693 (56.2%)


Adequately Iodine % (15ppm and above)

161/693 = 23.2%


Local Grocery Store 396 (45.2) 90 (22.7%) 462 (54.8) 30 (6.5%) 14.0 236.86






858 (69.6)
Village Market 71 (82.6) 18 (25.4%) 15 (17.4) 2 (13.3%) 23.3 86 (7.0)
Ambulant Vendor 0 (0) 0 (0%) 56 (100) 15 (26.8%) 26.8 56 (4.5)
Public Distribution System 11 (7.8) 11 (100%) 149 (92.2) 110 (73.8%) 75.6 160 (13.0)
Others (Puducherry Market) 62 (84.9) 40 (64.5%) 11 (15.1) 4 (36.4%) 60.3 73 (5.9)

Bolded p-value < 0.05 Statistically Significant

160 (13.0%) were purchased salt through the public distribution system.  In that, 11 (7.8%) were purchased powered salt and in that, 11 (100.0%) were identified as adequate iodine (15ppm and above) salt.  Among 160 households, 149 (92.2%) were purchased crystalline salt and in that, 110 (73.8%) were identified as adequate iodine (15ppm and above) salt.  The households’ members purchased salt from ambulant vendors and in other (Puducherry Market) places.  Association between Packed Powered Salt and combined packed, loose Crystalline salt was showed a significant association with Chi-Square Value = 236.86 and p-value = 0.0001 (<0.001) and Association between Adequately iodine in powered and combined packed, loose crystalline salt Chi-Square Value = 168.25 and p-value = 0.0001 were listed in the Table–2.  Hence, out of 1233 households 320 (26.0%) were used iodized salt in their regular food.

Maintenance of salt containers, type of storage of salt, and places of storage in the households: Majority 1176 (95.4%) of the households used containers with a lid for storing the salt. Whereas, 18 (1.5%) used containers without lid and another 27 (2.2%) households did not transfer the salt to any container, but stored it in its original packet itself and others 12 (1.0%).  ie., others meant 8 households were stored the salt in gunny bags and another 4 in paper to wrap the salt.  Majority 1080 (87.6%) of the households were stored salt inside the cabinets in their respective kitchen, another 47 (3.8%) stored on top of the table, 76 (6.2%) households were stored above the stove, and 30 (2.4%) were on the floor in the kitchen.  Out of 1233 households, 76 (6.2%) households knew that they weren’t using iodized salt. Only 551 (44.7%) of the respondents knew that they were using iodized salt.  A significant 601 (48.7%) number of households weren’t aware of whether the salt used in their houses was iodized.  Among 1233 households, 106 (8.6%) households responded for “what reasons they didn’t use the iodized salt in their food?”.  60 (4.9%) of the households responded the reason was rate of the iodized salt was more in cost wise; 34 (2.8%) were traditionally buying crystalline salt from the ambulant vendor, and 12 (1.0%) were responded as not available in the local areas.  ie., households’ members responded that it is very difficult to buy iodized salt because grocery shops are far away from their residing place.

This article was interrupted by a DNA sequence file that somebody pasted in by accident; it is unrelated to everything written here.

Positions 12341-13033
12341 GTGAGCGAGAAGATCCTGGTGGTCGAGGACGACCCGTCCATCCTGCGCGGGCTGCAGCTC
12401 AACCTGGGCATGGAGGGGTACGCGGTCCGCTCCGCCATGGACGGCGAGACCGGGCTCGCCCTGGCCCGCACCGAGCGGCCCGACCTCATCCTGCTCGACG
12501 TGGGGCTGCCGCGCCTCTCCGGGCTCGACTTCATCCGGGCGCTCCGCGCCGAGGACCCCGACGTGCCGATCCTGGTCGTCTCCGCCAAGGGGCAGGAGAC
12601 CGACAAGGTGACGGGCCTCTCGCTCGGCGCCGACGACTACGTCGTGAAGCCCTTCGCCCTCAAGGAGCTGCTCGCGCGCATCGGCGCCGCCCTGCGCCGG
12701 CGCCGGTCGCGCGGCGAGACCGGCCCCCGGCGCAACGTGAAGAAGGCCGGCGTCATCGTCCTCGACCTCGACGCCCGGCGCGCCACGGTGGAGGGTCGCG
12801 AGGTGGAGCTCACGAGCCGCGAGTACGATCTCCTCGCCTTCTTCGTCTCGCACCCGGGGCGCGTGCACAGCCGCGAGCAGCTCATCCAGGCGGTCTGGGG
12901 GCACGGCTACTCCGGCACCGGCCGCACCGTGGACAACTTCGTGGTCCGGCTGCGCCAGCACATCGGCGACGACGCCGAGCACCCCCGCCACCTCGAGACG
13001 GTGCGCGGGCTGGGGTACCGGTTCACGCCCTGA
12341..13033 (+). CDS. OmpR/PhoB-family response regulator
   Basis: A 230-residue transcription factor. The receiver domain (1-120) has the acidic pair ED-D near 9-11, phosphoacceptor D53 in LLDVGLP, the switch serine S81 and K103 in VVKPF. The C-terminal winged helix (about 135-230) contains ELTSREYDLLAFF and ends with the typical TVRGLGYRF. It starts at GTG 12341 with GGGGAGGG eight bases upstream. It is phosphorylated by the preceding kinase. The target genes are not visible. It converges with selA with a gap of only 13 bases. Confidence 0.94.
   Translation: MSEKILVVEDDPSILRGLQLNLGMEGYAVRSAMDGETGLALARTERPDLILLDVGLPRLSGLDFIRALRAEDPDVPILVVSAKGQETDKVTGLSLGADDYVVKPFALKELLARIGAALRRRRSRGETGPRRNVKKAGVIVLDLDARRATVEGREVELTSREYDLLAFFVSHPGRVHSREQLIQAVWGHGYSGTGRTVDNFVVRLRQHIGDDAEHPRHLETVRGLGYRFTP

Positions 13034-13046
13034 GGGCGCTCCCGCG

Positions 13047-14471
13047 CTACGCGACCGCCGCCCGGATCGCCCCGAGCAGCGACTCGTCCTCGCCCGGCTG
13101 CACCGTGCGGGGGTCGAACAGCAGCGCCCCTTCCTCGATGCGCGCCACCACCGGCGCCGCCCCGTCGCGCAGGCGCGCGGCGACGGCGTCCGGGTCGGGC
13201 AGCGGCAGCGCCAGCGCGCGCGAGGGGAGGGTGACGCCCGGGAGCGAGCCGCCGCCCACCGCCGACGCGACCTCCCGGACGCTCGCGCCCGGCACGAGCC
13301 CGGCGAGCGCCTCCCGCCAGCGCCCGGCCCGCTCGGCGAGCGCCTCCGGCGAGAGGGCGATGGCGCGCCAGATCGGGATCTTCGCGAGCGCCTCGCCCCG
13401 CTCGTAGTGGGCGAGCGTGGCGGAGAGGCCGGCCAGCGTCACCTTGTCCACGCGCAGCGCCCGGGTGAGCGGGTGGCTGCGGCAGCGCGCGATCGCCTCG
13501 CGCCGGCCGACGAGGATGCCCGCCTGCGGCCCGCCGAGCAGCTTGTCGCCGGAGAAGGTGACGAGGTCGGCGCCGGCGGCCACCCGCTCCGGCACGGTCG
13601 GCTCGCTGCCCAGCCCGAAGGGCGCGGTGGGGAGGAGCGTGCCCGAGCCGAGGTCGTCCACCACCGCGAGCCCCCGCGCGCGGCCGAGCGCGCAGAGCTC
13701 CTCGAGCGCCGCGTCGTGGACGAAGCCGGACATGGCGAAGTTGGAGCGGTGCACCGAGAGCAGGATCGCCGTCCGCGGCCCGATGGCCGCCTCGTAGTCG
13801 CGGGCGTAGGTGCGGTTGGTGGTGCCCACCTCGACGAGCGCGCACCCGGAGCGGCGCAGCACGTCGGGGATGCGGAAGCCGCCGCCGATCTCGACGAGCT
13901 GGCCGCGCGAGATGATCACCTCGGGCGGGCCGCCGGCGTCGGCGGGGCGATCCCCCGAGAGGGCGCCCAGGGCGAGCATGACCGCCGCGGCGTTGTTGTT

IDD problems have become a public health problem on a World level. [18] These IDD problems are present throughout the country India.  In our present study, female gender was more than male gender.  Similar type of results was revealed by Tariku and Mazengia conducted in Northwest Ethiopia. [19] In this study, total goiter prevalence (TGP) was 11.4%.  In the year 1992 – 2002 the TGP was estimated in the rage of 17.6 – 18.2% by World Health Organization (WHO). [20] In our study, 26% of a household’s salt contained adequate iodine content.  Whereas, a study by Kapil in the year 2001 had mentioned high, ie, adequate salt (≥15 ppm) was used in 35% of households in Kanchipuram district. [21] Moreover, in another one study by Deepika et. al. had shown very high adequate iodine content in 3/4th of households’ salt in Prakasam district, Andhra Pradesh. [22] In our study, more than 1/3rd of households responded to the perceived benefits of using iodized salt.  But, a report of eight states in India showed a high 45.1% of households avail of iodized salt by awareness of iodized salt than our present study. [23]